The “Proctor’s Paper”
The following paper sparked the formation of the original Friends of Proctors organization. Its contents are as informative and valid now as they were ten years ago.
Proctor’s Theater by Michael Lopez
Researching Historic Structures, Building Conservation Program Master’s Program Rensselaer Polytechnic Institute, Troy, NY
An abandoned movie palace carries heavy emotional weight, a special poignancy. In the darkened hush that envelops the 2,283 seats of Proctor’s Theatre in Troy, the remnants of gilt plaster crunch underfoot, and, at the end of the seemingly interminable incline of the arched ramp, the deteriorating projection room is home to a majestic red-tailed hawk.
The theater had great moments, when Bob Hope, Jack Benny and Jimmy Durante packed the house, but more compelling are the reactions provoked by mere mention of the theater. From police officers to librarians, Proctor’s carries a memory and they share it without a touch of shyness. The theater connects people.
It is tempting to respond emotionally. Derelict theaters dot the city landscape nationwide, sad symbols of phenomena that now are so easily summarized by buzzwords like white flight and urban renewal. And, they are imperiled.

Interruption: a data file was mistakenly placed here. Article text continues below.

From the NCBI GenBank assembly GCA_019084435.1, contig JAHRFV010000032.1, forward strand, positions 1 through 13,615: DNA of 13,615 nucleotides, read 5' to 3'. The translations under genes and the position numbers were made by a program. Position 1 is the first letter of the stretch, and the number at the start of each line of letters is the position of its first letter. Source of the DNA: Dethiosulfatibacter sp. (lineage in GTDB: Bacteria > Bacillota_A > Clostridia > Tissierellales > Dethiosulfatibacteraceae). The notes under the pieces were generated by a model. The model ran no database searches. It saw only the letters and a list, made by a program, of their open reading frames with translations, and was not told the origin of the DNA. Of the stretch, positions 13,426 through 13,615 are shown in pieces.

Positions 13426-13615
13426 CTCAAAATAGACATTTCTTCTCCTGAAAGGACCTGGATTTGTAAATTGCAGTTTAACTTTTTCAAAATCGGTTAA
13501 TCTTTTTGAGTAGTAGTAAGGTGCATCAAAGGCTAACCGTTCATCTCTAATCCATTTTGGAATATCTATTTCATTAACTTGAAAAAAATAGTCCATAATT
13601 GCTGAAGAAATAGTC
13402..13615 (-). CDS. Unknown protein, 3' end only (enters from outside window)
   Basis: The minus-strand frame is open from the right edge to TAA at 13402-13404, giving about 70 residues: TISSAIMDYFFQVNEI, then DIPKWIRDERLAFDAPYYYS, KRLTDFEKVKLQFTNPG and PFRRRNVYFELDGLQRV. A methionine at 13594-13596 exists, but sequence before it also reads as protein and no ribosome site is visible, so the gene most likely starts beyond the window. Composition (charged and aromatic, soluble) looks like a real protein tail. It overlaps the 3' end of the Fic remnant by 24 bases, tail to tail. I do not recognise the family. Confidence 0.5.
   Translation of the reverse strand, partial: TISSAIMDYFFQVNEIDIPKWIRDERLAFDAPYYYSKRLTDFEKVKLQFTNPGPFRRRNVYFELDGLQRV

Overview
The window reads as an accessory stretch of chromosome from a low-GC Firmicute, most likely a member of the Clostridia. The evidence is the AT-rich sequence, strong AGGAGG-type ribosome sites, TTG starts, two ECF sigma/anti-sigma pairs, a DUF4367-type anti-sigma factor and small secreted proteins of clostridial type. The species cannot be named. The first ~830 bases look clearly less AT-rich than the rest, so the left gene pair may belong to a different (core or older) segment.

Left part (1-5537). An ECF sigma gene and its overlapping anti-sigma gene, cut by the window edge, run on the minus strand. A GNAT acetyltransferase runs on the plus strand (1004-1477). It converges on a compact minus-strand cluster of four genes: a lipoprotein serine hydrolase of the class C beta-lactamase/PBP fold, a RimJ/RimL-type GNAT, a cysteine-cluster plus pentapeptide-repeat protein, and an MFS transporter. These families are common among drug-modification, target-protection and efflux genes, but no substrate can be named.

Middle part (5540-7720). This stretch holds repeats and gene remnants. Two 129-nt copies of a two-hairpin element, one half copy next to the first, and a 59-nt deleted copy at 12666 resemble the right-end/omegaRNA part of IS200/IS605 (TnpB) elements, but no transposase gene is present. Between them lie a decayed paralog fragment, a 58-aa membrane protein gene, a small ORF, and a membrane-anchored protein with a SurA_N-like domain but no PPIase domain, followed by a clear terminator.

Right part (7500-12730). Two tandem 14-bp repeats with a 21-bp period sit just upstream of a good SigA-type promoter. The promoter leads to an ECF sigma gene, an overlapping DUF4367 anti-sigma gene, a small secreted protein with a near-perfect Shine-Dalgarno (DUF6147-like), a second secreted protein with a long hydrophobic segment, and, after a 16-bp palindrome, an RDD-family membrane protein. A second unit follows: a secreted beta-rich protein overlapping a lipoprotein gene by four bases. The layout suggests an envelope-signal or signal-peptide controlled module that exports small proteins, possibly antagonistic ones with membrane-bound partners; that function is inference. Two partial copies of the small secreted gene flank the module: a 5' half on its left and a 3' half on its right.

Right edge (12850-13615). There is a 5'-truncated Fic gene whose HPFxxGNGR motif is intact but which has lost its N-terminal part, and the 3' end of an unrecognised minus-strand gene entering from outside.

But this most knotty of preservation problems — the reuse of the American movie palace — calls for a rational approach, grounded in market analysis and budget. Simply, how can the building be used?
How it got this way: A brief cinematic history
Proctor’s Theatre was a prototypical movie palace. Built in 1914, Proctor’s was built just as vaudeville houses and nickelodeon’s began combining film and live entertainment. 1 The theater, with its five-story storefront office building was designed by Arland W. Johnson to have multiple uses.
To the modern eye, Proctor’s is a confection. Its Gothic-style terra cotta facade is an exuberant burst of gargoyles and theater masks. Inside, the sweeping proscenium arch and balconies are framed by gilt plaster ornamentation and crystal chandeliers still glimmer in the darkness.
However, compared to movie palaces that followed, Proctor’s interior is relatively modest, clinging to the Adamesque style of its antecedent, the opera house.
As flamboyant promoters assembled extravaganzas, including film, organ music and live acts, and, in the 1920s, as Hollywood studios assumed control, movie palaces metamorphosed into unrestrained, garish takeoffs, drawing from myriad styles and historic periods.